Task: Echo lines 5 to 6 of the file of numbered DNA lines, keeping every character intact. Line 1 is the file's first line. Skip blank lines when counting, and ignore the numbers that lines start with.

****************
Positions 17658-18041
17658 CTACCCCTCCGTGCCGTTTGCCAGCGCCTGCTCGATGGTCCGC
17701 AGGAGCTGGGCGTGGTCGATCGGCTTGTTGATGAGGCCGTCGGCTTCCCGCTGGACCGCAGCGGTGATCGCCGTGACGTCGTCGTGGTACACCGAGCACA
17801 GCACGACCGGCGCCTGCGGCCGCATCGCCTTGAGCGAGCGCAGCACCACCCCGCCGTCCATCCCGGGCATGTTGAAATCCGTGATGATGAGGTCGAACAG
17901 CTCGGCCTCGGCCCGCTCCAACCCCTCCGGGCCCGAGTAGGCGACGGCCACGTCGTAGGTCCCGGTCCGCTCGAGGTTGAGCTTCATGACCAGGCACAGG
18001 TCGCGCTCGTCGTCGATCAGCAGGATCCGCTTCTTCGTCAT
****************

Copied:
17901 CTCGGCCTCGGCCCGCTCCAACCCCTCCGGGCCCGAGTAGGCGACGGCCACGTCGTAGGTCCCGGTCCGCTCGAGGTTGAGCTTCATGACCAGGCACAGG
18001 TCGCGCTCGTCGTCGATCAGCAGGATCCGCTTCTTCGTCAT